Tag Archives: Andrew Holt

Historians Rank the “Most Important” Books on the Crusades

 

“As I write these words, it is nearly time to light the lamps; my pen moves slowly over the paper and I feel myself almost too drowsy to write as the words escape me. I have to use foreign names and I am compelled to describe in detail a mass of events which occurred in rapid succession; the result is that the main body of the history and the continuous narrative are bound to become disjointed because of interruptions. Ah well, “’tis no cause for anger” to those at least who read my work with good will. Let us go on.”

Anna Comnena, Alexiad 13.6, trans. by E.R.A. Sewter

Provided here are the responses of 33 medieval historians who were asked to provide a list of the top ten “most important” books on the crusades. Many of them are leading scholars in the field. Hopefully, it will be a useful resource for both students and interested readers. For more information, please see the Crusade Book List Project and to see each historian’s list click on their name below (or you can scroll and browse through them below). Please hit the back button to return to the contributor’s list. Also, check back in the future for additional contributions that will be added over time. This will be an ongoing project.

See also: 15 “Most Important” Books on the Crusades

See also: The Most Influential Crusade Historians

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Seven Myths of the Crusades: An Interview

Alfred J. Andrea and I recently had the opportunity to do an interview with Medievalists.net focusing on our recent book Seven Myths of the Crusades (Hackett Publishing, 2015). The book has been well received so far, with a number of nice endorsements from leading crusade historians (which can be viewed here).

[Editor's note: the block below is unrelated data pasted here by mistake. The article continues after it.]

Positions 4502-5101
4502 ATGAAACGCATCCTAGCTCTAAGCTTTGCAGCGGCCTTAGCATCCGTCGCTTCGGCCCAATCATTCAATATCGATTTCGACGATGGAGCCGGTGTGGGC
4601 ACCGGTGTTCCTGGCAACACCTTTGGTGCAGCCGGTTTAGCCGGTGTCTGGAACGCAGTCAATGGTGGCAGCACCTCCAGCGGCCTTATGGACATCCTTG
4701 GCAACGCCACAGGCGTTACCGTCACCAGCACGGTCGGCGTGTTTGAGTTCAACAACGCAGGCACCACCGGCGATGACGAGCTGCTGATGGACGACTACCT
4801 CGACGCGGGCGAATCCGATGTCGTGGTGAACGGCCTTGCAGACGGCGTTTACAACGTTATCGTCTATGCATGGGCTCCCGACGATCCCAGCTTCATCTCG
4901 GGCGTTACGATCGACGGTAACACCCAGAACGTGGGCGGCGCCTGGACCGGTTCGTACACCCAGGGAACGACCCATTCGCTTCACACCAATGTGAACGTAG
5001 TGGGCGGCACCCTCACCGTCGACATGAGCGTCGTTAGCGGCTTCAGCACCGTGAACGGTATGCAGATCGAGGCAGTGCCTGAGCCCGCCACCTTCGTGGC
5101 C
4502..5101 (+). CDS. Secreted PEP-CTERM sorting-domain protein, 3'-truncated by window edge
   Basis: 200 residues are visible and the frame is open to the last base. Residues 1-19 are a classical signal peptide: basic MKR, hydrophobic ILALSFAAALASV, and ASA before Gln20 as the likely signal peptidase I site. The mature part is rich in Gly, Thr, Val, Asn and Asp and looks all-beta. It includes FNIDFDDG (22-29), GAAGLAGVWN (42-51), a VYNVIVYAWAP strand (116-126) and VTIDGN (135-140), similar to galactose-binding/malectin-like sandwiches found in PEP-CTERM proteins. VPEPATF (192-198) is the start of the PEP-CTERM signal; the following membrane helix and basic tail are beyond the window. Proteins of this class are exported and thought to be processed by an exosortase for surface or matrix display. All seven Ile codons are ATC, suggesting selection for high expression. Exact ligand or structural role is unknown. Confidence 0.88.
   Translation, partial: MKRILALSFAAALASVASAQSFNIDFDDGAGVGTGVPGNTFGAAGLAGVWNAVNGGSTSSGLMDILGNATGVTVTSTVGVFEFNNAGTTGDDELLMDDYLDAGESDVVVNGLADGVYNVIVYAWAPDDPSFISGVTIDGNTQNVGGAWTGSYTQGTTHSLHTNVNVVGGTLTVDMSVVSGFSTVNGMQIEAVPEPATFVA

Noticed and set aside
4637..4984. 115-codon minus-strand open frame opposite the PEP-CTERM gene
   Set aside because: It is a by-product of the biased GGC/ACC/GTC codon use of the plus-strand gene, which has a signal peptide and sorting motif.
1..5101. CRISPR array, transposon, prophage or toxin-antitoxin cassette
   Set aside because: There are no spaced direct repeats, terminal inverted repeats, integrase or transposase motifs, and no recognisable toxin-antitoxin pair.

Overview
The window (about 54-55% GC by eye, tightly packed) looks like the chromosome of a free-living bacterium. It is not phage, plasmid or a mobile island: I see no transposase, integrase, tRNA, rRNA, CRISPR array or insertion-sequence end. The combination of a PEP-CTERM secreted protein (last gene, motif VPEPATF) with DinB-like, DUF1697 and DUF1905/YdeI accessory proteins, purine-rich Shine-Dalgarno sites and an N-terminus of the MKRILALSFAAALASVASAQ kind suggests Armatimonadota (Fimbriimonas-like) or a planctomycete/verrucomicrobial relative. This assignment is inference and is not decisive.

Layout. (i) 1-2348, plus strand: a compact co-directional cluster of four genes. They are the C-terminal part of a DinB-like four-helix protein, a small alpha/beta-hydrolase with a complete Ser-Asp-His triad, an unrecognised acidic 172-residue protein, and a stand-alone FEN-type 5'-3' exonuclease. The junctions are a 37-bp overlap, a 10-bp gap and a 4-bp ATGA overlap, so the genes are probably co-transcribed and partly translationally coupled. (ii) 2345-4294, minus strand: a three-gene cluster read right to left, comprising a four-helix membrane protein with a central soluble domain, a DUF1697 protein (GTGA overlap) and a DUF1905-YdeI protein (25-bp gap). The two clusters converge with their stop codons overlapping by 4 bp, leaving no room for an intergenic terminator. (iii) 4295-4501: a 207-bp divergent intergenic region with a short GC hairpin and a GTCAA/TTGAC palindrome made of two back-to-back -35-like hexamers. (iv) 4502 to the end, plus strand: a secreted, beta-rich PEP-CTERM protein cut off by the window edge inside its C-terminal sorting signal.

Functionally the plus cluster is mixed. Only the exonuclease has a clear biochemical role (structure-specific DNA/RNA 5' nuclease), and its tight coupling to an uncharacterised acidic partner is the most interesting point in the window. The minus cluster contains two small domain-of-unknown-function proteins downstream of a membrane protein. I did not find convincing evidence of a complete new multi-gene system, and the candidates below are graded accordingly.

Medievalists.net provided some excellent questions that allowed Al and I to provide some in depth responses considering a number of important issues.

One of the questions asked why we chose to write the book. My partial response is below.

“I do want to address your question, however, as to why we wanted to create another book on the crusades, specifically taking the approach of countering modern popular crusade myths. We and the contributors all agreed that the prevalence of the myths that we address in this book are repeated so regularly in all media, especially popular films and literature, as well as in political speeches and commentary, that it was worthwhile to pull together a book, written and edited by scholars, that targets general readers and undergraduates. The goal is to explain to the reader why scholars tend to see the issues covered in the chapters quite differently than popular accounts often suggest. We wanted to give readers a sense of the complexity of each of the historical issues dealt within the chapters and why historians often disagree with common popular, often unnuanced interpretations of historical events. It is a topic that crusade historians discuss among themselves quite often, occasionally publishing articles in popular publications and on the web to make such a point to just such an audience. So the essays we have collected here do not represent new or cutting-edge scholarship. Rather, our goal is to communicate current scholarship to undergraduates and a general reading public. Moreover, we want to make that scholarship accessible, affordable, and engaging in a way that many academic books are not.”